Many People ask me what if I put metal in Microwave? In this post, I will be covering that topic...
The Microwave Oven is used to heats up your leftovers, pops your popcorn, and makes your old coffee slightly less awful.
Also Read: Different types of Microwave Oven – 3 types
Chances are, you’re not using it as much as you used to. But if there’s one thing we all know it’s that you should never, ever put metal in your microwave.
Metal In Microwave
We’ve all heard that it’s not safe to put metal in the microwave. But the fact of the matter is, we often put metals in the microwave—like when we heat up a Hot Pocket, for example.
Its pouch has a thin layer of the aluminum lining that is designed to absorb the microwaves and heat up a bit to brown the outside of the Hot Pocket.
If you look closely at a microwave oven, though, that warning might seem a little strange.
How does the Microwave oven work?
The Science Behind Microwave:
At its core, a microwave oven is a pretty simple device: a magnetron hooked up to a high voltage source.
This magnetron directs microwaves into the metal box where your food in microwave is cooked; the waves bounce around inside the microwave until they are absorbed via dielectric loss in various molecules, which results in those molecules heating up.
Substances that work well here are things such as water, ceramics, and certain polymers, which all end up converting microwave energy into heat quite effectively.
You can learn more about the working operation of a microwave oven, here…
The Science behind the use of metals:
Metals, on the other hand, are packed with a bunch of electrons that can move freely and are therefore great conductors of electricity.
When microwaves hit the metal you put in your microwave, free electrons on the metallic surface end up moving from side to side very rapidly.
This, in turn, prevents the electric wave from entering the metal, and the waves end up being reflected instead.
Did you know?
Metals, such as metal forks, metal knives, and metal spoon, are great conductors of electricity because they contain lots of electron that move about freely.
So, what if I put metal in Microwave?
When microwaves hit metal objects, they get reflected, which can cause problems.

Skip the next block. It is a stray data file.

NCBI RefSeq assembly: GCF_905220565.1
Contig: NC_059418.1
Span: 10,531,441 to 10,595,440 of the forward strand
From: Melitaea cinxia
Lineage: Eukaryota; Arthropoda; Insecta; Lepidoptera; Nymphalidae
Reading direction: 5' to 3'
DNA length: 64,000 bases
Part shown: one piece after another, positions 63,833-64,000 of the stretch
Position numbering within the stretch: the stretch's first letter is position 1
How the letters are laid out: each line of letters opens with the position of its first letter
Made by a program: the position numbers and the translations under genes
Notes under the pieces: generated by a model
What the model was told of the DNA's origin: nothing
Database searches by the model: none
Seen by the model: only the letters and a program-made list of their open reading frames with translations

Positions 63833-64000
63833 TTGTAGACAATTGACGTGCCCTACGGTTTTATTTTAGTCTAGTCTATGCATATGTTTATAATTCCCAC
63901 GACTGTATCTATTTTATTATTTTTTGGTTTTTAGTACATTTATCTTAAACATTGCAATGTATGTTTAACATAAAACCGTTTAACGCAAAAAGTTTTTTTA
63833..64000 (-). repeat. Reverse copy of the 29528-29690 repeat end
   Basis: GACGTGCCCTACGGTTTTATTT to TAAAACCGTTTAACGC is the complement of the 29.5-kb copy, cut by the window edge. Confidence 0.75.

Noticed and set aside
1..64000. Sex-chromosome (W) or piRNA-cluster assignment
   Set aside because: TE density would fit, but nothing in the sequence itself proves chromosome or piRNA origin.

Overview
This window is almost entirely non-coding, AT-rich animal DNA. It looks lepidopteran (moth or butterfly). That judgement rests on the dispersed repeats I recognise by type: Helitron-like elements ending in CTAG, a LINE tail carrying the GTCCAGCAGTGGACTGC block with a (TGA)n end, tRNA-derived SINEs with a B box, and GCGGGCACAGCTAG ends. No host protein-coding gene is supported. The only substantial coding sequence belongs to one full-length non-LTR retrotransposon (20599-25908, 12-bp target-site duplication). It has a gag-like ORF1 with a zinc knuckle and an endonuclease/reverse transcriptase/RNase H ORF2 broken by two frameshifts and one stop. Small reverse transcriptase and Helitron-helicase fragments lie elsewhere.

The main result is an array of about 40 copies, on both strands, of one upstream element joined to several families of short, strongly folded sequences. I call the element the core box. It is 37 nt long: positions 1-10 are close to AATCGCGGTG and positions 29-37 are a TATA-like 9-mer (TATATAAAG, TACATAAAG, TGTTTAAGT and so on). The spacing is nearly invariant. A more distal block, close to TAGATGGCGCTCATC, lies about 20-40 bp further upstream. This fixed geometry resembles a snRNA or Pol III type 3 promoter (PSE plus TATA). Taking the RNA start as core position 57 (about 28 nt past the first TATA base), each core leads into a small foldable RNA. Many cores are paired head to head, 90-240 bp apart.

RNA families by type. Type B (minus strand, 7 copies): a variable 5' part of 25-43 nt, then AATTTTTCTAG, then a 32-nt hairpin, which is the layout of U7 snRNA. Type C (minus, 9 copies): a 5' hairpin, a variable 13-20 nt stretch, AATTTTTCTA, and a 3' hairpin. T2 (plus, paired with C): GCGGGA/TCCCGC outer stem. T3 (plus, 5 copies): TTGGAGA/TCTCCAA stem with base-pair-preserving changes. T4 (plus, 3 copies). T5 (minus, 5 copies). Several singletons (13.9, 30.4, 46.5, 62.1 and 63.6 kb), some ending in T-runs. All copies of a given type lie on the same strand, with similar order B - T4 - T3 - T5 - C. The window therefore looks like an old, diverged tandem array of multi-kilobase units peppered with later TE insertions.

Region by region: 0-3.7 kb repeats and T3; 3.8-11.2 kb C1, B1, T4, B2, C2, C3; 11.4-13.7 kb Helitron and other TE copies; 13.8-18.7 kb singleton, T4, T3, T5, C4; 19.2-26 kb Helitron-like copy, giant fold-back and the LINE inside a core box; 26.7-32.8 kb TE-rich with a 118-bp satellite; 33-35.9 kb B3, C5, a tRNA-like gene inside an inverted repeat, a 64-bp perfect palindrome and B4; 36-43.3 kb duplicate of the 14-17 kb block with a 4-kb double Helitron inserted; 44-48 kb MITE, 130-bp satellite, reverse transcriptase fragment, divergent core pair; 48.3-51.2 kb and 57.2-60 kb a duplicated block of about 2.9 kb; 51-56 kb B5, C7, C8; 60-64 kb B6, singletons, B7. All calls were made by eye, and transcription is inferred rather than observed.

If there isn’t sufficient material in the microwave oven to absorb the reflected microwaves, arcing between the metal object and another part of the microwave oven can occur.
This looks like a miniature bolt of lightning when it occurs, and it can seriously damage the microwave oven by starting a fire, burning a hole in the wall of the microwave oven, destroying the magnetron, or damaging sensitive electrical components.
A microwave can be a great way to warm up leftovers and cook food quickly in a short time.
You can also cook certain foods in the microwave, like frozen dinners, vegetables, fish, and popcorn. You should maintain the microwave by cleaning it regularly so it continues to work well.
However, you may not be sure how to use a microwave properly and safely or may want a refresher on what you can warm up and cook in this kitchen appliance.
Here Are Some Safety Tips To Follow:
Some safety tips to follow while using a microwave oven…
1. Follow the manufacturer’s instructions for use:
The instructions in the user manual provide recommended operating procedures and safety precautions along with some basic guidelines.
For example, you should not use microwave ovens when they are empty. Also, you should not heat water or liquids for longer than the manufacturer’s instructions and recommendations.
2. Use microwave-safe containers:
Use cookware especially made for use in the microwave oven… In other words, use a microwave-safe container
Generally, you shouldn’t use metal or aluminum foil pans because microwaves reflect off of the same goes with metal containers, causing food to cook unevenly and possibly damaging the oven.
And you shouldn’t use some plastic containers because hot food can cause it to melt. It is recommended to use labeled glass, ceramic and plastic containers for use in microwave ovens.
3. Avoid super-heated water:
“Super-heated” means water is heated beyond its boiling temperature, without signs of boiling. If you use a microwave oven to heat water molecules in a clean cup beyond boiling temperature, slight alteration or movement can cause the water to explode violently out of the cup.
There have been reports of severe skin burns or scald injuries around people’s hands and face as a result of this phenomenon.
4. Check for leakage:
There should be little cause for concern about excess microwave radiation escaping from these ovens, unless the door hinges, latch, or seals are damaged.
The FDA recommends looking at your oven carefully to see if any of these issues exist.
When you put metal in the microwave, the metal has so many electrons that it will be thrown out by the microwaves, causing a thin sheet of metal to heat up so fast that it could burn the appliance.
When the piece of metal is crushed, it can create areas of concentration for these rowdy electrons.
When microwaves hit metal objects, they are reflected, which can cause problems.
If there is not enough material in the microwave oven to absorb the reflected microwaves, arcing may occur between the metal object and another part of the microwave oven.
In simple words, Microwave ovens work by electromagnetic radiation.
When a microwave oven is in operation, the interaction between microwaves and metal can cause sparks and even flames.
Do not leave a microwave oven unattended when microwave popcorn, as heat build-up can cause fires.
Also check this post, which household appliances consume the most electricity? and to know some tips for saving 35% of the electricity that is getting wasted…